4 Ways to Improve Your Running this Winter

posture alignment running running efficiency running form running technique the pain free athlete Dec 31, 2013
Snow Running



1. First, Run in Soft Snow for Good Technique

The unstable surface of the snow does not allow you to push off for propulsion. This backward force may cause you to slip as the snow moves with your foot. Thus, you lose traction. If you don't push off from behind, you probably won't feel the need to throw your foot forward and break by landing on your heel in front of your body. As a result, you automatically shorten your stride. Your foot lands right underneath your body, which all of the injury prevention, stress reducing running techniques - Chi Running, Pose Method, Evolution Running, Natural Running and Alexander Technique--highly recommend.

2. Second, Function Run for Proper Muscle Mechanics

The function run teaches proper muscle activation for running. Additionally, if done correctly, it will eliminate compensations, especially from the upper body. You can do this inside while on a treadmill. As you do this, keep the speed slow. I find ~ 3 mph is a good pace. For more information on the function run, refer to my blog: Understanding the Function Run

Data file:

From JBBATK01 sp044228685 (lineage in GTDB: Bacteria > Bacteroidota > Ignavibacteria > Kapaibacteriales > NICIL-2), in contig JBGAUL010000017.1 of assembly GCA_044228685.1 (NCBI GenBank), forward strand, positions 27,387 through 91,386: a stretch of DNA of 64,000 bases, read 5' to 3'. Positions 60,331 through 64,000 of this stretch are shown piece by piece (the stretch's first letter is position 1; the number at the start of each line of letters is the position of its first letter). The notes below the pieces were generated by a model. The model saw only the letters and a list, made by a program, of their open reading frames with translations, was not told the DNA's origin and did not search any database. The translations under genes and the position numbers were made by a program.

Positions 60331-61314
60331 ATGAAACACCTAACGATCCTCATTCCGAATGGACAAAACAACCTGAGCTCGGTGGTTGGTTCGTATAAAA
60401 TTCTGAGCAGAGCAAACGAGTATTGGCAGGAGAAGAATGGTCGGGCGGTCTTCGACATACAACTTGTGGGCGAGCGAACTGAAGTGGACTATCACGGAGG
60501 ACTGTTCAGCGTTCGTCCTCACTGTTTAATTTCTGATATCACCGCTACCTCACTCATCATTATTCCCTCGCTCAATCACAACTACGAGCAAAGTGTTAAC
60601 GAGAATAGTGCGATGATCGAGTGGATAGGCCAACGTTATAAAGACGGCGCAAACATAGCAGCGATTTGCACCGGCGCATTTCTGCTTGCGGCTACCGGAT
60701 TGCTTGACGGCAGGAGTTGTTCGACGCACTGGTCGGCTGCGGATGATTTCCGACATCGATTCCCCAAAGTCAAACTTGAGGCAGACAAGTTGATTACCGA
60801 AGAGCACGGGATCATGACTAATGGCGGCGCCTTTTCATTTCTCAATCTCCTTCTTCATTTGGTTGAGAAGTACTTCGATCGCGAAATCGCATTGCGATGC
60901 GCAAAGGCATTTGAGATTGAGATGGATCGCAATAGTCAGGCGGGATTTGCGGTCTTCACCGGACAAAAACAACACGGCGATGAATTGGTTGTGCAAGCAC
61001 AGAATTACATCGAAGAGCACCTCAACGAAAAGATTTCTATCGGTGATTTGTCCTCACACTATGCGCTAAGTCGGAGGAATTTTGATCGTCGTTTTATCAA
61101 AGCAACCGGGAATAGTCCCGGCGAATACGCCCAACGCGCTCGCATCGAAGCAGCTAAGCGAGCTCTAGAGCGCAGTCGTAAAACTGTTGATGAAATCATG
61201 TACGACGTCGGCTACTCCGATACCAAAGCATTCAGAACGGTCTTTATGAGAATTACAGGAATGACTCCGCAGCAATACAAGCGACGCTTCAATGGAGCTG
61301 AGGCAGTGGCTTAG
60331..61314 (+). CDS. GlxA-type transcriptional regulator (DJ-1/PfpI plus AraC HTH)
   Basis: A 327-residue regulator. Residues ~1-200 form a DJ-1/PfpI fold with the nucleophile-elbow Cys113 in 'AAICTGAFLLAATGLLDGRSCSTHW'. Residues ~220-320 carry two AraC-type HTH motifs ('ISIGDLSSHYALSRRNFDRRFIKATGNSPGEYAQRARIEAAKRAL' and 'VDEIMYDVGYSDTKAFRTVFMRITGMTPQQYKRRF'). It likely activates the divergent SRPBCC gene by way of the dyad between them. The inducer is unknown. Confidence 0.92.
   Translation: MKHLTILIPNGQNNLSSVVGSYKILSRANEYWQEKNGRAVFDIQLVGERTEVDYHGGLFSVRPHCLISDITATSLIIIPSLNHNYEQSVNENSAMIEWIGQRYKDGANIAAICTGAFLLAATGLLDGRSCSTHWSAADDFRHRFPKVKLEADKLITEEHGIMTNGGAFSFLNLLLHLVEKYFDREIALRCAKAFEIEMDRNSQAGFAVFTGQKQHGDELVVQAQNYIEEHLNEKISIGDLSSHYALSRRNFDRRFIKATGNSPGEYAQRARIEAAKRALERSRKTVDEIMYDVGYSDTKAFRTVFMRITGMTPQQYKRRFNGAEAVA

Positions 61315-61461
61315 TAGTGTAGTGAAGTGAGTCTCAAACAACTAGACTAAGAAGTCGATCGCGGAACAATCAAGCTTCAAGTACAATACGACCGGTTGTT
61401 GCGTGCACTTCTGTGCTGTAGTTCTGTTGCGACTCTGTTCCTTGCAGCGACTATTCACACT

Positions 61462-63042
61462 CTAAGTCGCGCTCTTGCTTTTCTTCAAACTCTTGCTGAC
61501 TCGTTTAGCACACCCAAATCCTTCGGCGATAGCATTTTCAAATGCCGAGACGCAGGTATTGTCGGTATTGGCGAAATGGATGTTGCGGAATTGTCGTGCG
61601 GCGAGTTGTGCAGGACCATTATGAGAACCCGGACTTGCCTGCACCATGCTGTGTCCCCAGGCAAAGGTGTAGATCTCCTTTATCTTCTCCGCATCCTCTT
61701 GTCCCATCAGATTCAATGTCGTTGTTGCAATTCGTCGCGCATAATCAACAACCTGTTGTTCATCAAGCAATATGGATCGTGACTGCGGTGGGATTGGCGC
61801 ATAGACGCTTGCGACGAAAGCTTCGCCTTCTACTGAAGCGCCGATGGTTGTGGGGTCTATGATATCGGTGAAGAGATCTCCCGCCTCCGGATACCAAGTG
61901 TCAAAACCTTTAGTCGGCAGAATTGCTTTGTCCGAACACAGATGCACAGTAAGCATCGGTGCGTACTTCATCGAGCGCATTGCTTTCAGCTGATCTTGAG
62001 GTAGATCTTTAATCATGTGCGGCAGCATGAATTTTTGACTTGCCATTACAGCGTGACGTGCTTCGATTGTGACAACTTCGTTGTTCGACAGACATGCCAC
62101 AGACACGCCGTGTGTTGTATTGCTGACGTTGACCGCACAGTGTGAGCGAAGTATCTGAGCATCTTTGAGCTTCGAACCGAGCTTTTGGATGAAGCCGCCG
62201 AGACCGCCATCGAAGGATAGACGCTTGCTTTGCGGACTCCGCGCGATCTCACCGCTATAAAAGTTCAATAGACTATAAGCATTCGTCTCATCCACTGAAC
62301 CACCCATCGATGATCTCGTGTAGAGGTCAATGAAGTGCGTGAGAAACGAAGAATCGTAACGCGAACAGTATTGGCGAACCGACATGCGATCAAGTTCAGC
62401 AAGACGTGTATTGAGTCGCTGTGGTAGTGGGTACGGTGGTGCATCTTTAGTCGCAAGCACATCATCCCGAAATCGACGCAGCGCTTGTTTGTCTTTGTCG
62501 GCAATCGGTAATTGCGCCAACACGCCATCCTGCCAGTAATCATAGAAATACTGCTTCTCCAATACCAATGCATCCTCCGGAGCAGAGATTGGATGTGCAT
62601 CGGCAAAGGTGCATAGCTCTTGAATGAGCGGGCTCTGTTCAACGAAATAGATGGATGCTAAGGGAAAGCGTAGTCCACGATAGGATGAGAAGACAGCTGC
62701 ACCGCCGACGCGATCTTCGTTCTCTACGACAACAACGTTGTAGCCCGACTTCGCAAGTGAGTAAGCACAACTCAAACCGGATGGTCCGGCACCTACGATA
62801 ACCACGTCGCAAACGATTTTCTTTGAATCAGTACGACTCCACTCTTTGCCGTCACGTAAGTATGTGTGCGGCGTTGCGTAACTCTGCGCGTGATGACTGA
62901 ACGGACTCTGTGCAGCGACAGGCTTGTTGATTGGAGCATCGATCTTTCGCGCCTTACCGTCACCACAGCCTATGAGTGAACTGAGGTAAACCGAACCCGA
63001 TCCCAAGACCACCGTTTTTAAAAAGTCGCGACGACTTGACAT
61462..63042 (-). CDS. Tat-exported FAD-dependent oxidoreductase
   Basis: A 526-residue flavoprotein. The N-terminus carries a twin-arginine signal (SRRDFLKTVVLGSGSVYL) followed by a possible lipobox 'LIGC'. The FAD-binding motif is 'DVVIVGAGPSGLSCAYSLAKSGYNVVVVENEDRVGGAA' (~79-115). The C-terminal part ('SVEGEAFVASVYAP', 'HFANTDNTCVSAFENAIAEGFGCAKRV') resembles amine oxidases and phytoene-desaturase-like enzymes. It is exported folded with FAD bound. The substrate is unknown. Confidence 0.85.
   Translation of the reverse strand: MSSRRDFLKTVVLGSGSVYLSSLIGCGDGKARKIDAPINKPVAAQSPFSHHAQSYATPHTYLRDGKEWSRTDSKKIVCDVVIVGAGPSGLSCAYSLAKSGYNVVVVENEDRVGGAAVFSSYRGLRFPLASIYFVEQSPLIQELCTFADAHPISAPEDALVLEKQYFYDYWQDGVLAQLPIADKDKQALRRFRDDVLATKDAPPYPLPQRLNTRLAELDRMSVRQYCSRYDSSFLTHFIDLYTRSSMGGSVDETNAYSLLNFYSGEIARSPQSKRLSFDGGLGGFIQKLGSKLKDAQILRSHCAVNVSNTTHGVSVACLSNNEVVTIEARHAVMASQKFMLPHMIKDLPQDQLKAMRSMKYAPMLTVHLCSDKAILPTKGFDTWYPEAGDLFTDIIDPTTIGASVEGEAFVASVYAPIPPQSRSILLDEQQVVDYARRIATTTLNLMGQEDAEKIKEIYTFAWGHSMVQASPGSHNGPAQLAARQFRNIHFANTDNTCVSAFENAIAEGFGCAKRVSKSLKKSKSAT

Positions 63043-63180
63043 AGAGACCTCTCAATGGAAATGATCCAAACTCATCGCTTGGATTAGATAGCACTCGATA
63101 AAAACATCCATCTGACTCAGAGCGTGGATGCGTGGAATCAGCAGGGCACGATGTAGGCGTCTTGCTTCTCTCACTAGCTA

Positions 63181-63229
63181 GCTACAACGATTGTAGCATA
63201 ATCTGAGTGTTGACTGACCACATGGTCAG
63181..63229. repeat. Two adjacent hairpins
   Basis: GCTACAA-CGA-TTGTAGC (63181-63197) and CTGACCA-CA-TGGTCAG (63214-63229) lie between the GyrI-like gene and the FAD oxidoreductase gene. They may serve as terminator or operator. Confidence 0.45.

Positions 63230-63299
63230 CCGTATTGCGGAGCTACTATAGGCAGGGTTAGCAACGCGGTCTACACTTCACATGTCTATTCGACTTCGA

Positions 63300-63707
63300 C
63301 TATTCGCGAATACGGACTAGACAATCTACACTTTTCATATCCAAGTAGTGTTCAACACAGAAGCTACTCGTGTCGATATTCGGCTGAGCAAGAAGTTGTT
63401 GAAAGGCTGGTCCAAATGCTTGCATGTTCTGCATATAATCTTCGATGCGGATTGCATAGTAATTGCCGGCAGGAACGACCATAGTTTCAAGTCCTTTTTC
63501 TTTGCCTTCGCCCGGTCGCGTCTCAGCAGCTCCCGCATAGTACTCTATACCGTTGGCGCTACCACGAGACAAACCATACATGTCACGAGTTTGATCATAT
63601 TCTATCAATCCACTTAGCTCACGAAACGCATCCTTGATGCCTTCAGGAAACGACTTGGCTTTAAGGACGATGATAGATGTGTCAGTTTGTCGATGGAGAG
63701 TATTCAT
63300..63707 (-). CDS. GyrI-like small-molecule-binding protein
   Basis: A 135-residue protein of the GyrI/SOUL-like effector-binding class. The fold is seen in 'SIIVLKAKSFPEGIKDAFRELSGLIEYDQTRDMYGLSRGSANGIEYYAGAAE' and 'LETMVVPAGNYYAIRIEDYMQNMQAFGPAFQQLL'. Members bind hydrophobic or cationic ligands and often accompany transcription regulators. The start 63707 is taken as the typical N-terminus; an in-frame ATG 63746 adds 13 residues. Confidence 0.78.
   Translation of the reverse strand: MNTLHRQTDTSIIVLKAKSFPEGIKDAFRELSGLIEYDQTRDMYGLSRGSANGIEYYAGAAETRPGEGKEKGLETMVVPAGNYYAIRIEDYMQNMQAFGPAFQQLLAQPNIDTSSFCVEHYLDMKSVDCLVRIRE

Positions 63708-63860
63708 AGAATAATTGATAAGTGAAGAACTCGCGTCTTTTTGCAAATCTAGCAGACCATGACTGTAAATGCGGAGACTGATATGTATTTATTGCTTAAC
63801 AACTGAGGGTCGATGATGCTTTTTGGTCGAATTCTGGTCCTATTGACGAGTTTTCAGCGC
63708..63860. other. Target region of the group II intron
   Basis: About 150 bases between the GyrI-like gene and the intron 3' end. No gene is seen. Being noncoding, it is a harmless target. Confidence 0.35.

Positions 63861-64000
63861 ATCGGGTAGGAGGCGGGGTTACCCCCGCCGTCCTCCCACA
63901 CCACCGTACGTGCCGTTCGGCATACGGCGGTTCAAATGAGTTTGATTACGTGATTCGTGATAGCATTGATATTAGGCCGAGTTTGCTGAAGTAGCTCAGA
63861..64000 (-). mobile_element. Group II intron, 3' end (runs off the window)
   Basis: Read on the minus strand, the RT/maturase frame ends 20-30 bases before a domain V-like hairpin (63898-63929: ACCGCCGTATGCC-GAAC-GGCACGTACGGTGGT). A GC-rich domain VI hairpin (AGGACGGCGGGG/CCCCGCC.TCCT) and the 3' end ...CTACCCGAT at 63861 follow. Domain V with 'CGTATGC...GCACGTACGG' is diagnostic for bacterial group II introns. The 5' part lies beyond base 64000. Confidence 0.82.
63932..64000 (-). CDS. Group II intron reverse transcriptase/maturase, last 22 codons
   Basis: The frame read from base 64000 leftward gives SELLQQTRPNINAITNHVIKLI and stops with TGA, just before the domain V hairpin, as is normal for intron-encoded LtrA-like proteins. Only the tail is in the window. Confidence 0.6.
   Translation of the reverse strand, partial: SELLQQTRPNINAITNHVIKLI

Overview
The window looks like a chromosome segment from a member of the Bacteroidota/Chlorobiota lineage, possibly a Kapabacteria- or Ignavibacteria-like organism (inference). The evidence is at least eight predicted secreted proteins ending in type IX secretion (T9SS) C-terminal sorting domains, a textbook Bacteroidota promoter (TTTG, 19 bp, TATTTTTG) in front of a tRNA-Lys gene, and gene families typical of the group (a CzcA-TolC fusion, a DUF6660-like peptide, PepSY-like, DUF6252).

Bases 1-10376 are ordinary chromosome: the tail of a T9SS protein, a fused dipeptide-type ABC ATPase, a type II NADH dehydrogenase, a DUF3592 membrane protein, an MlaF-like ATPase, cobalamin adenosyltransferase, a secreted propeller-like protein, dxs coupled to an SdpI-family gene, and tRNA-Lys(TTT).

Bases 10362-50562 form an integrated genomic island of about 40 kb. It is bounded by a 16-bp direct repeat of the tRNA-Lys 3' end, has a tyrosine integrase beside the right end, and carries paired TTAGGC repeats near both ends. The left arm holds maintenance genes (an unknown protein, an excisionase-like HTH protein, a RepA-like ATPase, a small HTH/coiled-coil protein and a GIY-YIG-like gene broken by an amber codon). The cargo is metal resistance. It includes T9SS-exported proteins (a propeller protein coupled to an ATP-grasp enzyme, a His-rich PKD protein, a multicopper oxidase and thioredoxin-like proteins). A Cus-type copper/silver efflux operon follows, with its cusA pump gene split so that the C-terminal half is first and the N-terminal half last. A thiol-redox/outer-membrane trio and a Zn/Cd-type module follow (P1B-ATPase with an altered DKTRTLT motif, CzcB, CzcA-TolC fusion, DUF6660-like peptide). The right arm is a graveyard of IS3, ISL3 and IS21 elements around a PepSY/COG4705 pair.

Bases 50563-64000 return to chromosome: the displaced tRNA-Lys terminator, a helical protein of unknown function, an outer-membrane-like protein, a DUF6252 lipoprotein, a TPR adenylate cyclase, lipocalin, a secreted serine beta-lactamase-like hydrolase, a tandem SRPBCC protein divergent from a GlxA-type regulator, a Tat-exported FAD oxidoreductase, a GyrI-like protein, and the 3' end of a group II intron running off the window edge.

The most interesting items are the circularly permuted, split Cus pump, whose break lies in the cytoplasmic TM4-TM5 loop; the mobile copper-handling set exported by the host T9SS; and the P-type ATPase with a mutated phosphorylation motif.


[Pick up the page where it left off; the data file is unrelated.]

3. Third, Develop a Mantra for Mental Toughness

A mantra is a word or phrase you repeat while exercising that inspires you and keeps you focused and positive. This helps because our thoughts affect our performance. If you are out there running and thinking about how slow you are, how hard you're breathing or that your legs feel like lead, you will not do your best. Instead, pick words to repeat that will push you to exceed your own expectations. While you repeat these words, tell yourself, I am strong, light as a feather, float, nice and easy, keep it smooth . . . In other words, you need to condition your mind because it's just as important as controlling your body.

4. Fourth, Improve Your Posture Alignment for Injury Prevention

If you don't have a strong skeletal base, your body is not at its peak. As a result, you have a greater chance of getting hurt. An astronomical number of runners are hurt every season. If you have an elevated hip, pronated foot, or rotated knee, you can only take the strain of running for so long before you cry out for mercy! At this point, you have to reduce your mileage, or even worse, stop running altogether. In order to avoid this, address your misalignments now, in the off season, for longer, healthier running when the snow melts.

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